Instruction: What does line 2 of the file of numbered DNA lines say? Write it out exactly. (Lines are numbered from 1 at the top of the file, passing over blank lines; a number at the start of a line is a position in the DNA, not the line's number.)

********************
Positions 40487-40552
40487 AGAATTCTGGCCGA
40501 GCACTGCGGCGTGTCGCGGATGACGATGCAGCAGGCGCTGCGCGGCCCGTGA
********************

40487 AGAATTCTGGCCGA